Did she let her siblings offer suggestions while the film was being edited? “I’m too smart to do that,” Rory says. “The film locked in June. I took it to Hyannisport and showed it to my mother and some of my siblings. The first thing I did was explain what ‘locked picture’ means.”
When the movie ended, she says, “My mother was very gracious and positive about it. Which was enormously reassuring.”
“If possible,” Ethel says now, “it made me more full of admiration for Rory, how she took nothing and made it something.”
Rory rolls her eyes. “She’s going to deflect everything you ask her onto me,” Rory says. “But it’s nice of you to say that, Mummy.”
Here they are not Bobby and Ethel; they are Mummy and Daddy. The first third of the film is about the 1930s, ’40s and ’50s. College hijinks, family ski trips (Ethel first fell for Bobby when she met him during a 1945 winter vacation at Canada’s Mont Tremblant); sailing jaunts, mugging for the cameras at swimming pools; demerit points for mischievous Ethel Skakel and her pal Jean Kennedy at Manhattanville College of the Sacred Heart; pictures of Mummy and Daddy’s 1950 wedding (21 ushers!) and a Hawaiian honeymoon.
There is so much film of the young Kennedys and Skakels — and there would be even more had it not been for a warehouse fire decades ago that wiped out most of Joseph P. Kennedy’s private film archives. That is something to know about the rich: In addition to being frequently photographed, they got the point of home movies before the rest of America discovered Super-8mm. Joe Kennedy was one of the founders of RKO and embraced the technology; Jack’s historic campaigns and presidency assured that every scrap of existing film would be preserved. The Skakels also hired cameramen to film their family gatherings.
But not all of it was as easy to find as you’d expect, Rory says. What’s available in the catalogued Kennedy archives is one matter. The Skakel films — crucial to a documentary about Ethel’s life, rather than Bobby’s — had been transferred to video, which drifted through the Skakel family and took some effort to track down. They were finally discovered on the floor of a closet of the presidential library. A family friend volunteered to comb through Ethel’s attic of disorganized Kennedy ephemera looking for the only known photograph of a seal that lived, for a short time, among Hickory Hill’s many horses and dogs. “Climbing up to the attic and going through all that stuff — that’s a nice job to give someone, isn’t it?” Ethel says.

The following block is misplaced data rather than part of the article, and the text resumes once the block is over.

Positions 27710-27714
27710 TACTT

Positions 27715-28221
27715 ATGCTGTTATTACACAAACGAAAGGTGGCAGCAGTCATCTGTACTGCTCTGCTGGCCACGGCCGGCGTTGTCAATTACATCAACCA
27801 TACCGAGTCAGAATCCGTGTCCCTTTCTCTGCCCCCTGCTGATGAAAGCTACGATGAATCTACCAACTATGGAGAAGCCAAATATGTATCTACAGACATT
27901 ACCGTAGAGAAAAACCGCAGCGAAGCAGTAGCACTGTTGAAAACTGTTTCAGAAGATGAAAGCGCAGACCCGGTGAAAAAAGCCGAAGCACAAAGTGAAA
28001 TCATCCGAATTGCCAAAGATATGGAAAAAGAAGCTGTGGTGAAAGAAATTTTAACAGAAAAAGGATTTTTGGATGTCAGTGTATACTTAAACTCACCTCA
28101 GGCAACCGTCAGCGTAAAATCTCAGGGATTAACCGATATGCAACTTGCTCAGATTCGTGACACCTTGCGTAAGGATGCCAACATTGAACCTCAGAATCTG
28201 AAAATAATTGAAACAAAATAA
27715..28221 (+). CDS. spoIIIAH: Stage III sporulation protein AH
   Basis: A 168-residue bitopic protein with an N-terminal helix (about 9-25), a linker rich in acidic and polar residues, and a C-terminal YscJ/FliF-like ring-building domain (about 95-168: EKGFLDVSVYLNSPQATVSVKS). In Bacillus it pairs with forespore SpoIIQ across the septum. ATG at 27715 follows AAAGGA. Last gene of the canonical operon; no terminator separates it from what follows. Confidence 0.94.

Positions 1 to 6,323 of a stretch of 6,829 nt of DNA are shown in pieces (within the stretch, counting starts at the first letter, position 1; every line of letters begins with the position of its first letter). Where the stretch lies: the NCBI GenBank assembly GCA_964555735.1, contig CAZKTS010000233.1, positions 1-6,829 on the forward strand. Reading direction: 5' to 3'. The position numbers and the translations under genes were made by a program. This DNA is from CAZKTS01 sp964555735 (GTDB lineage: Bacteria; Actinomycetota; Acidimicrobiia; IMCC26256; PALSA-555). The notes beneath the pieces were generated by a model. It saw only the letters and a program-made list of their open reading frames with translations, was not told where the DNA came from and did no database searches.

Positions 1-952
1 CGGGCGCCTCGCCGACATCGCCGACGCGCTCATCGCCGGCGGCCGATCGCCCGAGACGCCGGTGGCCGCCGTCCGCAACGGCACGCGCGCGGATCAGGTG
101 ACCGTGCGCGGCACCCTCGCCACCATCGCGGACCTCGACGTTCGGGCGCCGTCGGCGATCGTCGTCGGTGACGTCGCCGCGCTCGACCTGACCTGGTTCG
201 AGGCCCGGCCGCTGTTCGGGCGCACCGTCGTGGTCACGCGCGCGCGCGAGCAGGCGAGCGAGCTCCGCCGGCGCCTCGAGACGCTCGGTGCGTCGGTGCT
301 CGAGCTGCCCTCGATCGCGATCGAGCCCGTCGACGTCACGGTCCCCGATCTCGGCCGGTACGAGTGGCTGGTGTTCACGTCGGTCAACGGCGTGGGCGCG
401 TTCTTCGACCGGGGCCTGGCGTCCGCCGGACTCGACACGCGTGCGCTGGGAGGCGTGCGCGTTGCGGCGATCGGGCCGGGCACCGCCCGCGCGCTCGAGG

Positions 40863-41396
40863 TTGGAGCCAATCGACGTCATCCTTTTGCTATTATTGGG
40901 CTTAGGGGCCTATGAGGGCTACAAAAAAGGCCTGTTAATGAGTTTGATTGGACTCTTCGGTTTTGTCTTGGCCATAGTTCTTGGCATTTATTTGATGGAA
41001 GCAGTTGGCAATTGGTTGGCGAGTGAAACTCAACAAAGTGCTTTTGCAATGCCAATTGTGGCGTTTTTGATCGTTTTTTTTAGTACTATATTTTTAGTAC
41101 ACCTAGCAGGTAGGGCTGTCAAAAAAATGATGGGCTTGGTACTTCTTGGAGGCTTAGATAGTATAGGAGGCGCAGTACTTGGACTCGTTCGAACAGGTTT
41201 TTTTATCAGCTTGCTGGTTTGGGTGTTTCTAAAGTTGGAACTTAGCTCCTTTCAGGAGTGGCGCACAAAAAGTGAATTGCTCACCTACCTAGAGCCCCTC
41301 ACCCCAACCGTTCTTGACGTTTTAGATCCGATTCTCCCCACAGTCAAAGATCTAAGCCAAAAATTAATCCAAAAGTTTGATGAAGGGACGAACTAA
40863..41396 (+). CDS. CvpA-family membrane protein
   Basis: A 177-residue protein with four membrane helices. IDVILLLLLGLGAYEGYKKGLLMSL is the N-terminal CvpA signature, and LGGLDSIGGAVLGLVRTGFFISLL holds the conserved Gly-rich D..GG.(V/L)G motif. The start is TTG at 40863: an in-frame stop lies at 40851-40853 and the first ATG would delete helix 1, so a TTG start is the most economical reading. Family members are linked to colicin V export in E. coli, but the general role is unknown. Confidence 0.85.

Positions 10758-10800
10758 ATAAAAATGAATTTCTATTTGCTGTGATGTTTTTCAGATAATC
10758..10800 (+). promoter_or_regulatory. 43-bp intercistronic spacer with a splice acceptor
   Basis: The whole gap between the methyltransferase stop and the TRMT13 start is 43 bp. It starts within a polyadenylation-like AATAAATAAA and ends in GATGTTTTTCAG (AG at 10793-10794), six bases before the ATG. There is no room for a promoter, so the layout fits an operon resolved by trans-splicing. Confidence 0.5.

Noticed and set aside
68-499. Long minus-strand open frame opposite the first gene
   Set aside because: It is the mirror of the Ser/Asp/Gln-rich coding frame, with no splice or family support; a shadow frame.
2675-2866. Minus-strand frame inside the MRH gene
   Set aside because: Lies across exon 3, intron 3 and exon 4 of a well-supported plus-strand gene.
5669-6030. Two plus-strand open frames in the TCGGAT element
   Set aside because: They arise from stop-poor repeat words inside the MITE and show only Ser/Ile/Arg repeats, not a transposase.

Viewed another way, “Ethel” is also about Rory. The film doesn’t show those pictures from that horrifying night in the kitchen at the Ambassador Hotel, as poor Ethel cradled her wounded husband and begged everyone to step back. Ethel was nearly four months pregnant then. That was Rory.
She was born in December of that year, forever assigned the role of being her mother’s bittersweet joy.
She never knew Daddy.
In a way, this central fact of Rory’s life makes her an emblematic figure of Generation X — the kids who were reminded by our older siblings (and the history books) that we were born late. It’s a refrain for this generation; we know the pictures and the songs and the moments. We have loads and loads of documentaries to watch. And yet the thing we want most is kept at a nostalgic remove. “By the time I was born, part of the story was over,” Rory says in the film’s narration.
Children are curious, she says now, in order to “understand your own narrative in a family, in any family. My daughters, for example, now want to know what I was like as a little girl.”
Filming “Ethel,” Rory says, at last gave her the opportunity to ask the questions she always wanted to ask.
She didn’t quite get all the answers, but she got a chance to get her mother to look back at her own life and try to admit, for the record, that she did a good job. That she raised decent children and instilled them with strong values.
“I think that was the other gene,” Ethel says near the film’s conclusion, meaning Bobby.
“You raised us, Mummy!” Rory objects.
“I just don’t feel I can take the credit,” Ethel says, unwilling to concede. “I just don’t feel it.”
(100 minutes) airs Thursday Oct.18 at 9 p.m. on HBO.